Her lips formed the word she no longer had the strength to speak: “Dakota.”

And that was when she knew she must be about to die.

The Time Between: Interlude Four

June 12, 1978

Los Angeles, California

DONNA SUMMER CROONED OVER THE SPEAKERS as the dancers moved on the discotheque’s illuminated floor. Balthazar—decked out in the polyester slacks and open shirt the era’s fashion required—moved among them, grateful for the crowd and the thick wreaths of cigarette smoke that caught the whirling blue-and-white lights overhead.

All of these would help hide him.

Finally, amid the swirling figures around him, at the very center of the dance floor, Balthazar glimpsed the people he sought.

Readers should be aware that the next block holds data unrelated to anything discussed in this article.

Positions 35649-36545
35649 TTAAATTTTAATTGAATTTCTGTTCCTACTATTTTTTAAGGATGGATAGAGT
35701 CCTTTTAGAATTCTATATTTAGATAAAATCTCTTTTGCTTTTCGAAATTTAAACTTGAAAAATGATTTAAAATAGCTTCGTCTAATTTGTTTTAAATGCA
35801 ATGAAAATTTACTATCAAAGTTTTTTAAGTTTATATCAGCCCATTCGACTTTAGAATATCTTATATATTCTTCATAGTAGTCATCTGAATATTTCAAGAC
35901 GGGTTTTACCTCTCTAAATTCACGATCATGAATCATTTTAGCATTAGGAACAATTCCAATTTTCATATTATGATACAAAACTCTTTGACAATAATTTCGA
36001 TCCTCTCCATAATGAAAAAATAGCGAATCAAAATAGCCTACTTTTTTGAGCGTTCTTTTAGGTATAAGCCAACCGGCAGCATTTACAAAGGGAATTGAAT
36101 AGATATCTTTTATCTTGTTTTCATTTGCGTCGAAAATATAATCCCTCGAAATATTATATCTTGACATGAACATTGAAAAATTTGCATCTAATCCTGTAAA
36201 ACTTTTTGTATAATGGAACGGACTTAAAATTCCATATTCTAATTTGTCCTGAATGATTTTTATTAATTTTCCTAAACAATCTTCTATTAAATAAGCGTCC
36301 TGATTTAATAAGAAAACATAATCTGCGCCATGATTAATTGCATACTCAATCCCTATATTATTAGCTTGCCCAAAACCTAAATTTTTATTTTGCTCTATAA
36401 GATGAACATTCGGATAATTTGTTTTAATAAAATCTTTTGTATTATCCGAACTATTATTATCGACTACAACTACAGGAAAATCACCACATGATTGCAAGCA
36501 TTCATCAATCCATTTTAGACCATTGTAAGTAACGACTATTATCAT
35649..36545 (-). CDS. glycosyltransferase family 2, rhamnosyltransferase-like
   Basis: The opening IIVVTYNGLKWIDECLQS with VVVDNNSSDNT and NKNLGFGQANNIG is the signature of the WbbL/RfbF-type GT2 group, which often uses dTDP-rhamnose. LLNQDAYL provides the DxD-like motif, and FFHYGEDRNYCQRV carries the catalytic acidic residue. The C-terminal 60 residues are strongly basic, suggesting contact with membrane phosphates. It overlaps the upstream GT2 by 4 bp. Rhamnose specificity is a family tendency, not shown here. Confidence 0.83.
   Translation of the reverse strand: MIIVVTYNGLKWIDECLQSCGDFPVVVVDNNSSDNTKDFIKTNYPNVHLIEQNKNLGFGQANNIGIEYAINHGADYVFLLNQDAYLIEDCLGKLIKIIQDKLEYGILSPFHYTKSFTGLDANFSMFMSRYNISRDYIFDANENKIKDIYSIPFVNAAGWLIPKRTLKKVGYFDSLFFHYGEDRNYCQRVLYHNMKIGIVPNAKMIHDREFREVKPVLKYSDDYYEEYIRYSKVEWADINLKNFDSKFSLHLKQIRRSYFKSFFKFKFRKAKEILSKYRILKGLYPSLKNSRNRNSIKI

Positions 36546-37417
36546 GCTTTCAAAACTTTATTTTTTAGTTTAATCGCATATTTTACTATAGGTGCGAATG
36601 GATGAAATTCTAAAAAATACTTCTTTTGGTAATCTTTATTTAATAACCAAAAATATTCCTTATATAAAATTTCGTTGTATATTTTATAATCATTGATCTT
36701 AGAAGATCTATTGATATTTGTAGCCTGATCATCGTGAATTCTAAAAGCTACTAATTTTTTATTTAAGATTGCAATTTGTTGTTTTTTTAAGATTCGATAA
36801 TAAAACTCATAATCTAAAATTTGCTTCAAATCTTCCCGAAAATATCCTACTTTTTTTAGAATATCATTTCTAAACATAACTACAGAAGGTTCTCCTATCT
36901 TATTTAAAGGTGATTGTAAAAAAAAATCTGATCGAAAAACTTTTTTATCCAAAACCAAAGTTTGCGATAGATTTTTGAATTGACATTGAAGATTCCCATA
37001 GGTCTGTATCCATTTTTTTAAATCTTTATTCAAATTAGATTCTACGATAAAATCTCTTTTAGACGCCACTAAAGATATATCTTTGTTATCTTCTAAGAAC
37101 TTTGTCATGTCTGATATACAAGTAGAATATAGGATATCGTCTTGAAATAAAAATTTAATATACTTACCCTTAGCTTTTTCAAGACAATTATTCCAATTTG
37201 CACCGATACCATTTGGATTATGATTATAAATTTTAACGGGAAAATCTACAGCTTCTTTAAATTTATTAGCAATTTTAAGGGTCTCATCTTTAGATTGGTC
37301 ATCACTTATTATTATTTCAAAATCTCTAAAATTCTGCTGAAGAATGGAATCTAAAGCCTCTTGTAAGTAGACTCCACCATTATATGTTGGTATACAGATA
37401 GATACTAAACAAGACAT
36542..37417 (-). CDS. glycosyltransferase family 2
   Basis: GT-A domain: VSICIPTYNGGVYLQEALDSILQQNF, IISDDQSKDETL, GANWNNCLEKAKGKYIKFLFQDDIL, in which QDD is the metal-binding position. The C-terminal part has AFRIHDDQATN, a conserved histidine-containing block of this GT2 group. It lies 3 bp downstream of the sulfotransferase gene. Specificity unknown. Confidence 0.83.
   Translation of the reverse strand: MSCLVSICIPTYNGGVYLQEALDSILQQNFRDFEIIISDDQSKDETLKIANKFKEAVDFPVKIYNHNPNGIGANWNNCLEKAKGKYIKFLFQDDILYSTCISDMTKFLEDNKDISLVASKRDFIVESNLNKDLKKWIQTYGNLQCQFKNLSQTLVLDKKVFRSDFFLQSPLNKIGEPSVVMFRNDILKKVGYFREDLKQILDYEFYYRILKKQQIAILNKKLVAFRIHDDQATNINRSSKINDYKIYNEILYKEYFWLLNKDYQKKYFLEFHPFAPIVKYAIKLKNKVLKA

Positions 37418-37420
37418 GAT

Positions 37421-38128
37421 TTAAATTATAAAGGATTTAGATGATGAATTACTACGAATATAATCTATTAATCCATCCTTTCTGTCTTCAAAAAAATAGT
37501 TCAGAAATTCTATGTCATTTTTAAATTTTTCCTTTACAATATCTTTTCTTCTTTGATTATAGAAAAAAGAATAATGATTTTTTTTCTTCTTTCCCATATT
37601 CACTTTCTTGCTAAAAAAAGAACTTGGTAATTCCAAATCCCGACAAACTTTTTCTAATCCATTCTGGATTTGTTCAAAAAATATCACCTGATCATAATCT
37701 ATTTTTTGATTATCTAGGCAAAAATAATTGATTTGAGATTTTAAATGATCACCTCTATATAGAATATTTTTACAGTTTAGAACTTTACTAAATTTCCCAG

Redgrave, slick in a dark red suit and shiny pink shirt, dancing with Charity—she who had been so sweet, so innocent, so lost—now wearing a sheer white top and hot pants that barely covered her childish body. Sparkly shadow coated her eyelids all the way to the brows, and the thick, creamy blush so in vogue now made her look as artificially rosy as a porcelain doll.

They were having fun. Even Balthazar could recognize that.

The thought of it pricked through any semblance of sanity he’d restored to himself over the years. Rage swept through him—at Charity, at fate, but most of all at Redgrave, who had created them all in his own murderous, soulless image.

Well, Redgrave was the one he’d come to kill. Charity could break her heart crying for him if she wanted. Balthazar told himself he didn’t care. What happened to his faithless baby sister didn’t matter. Nothing mattered but finally ending Redgrave.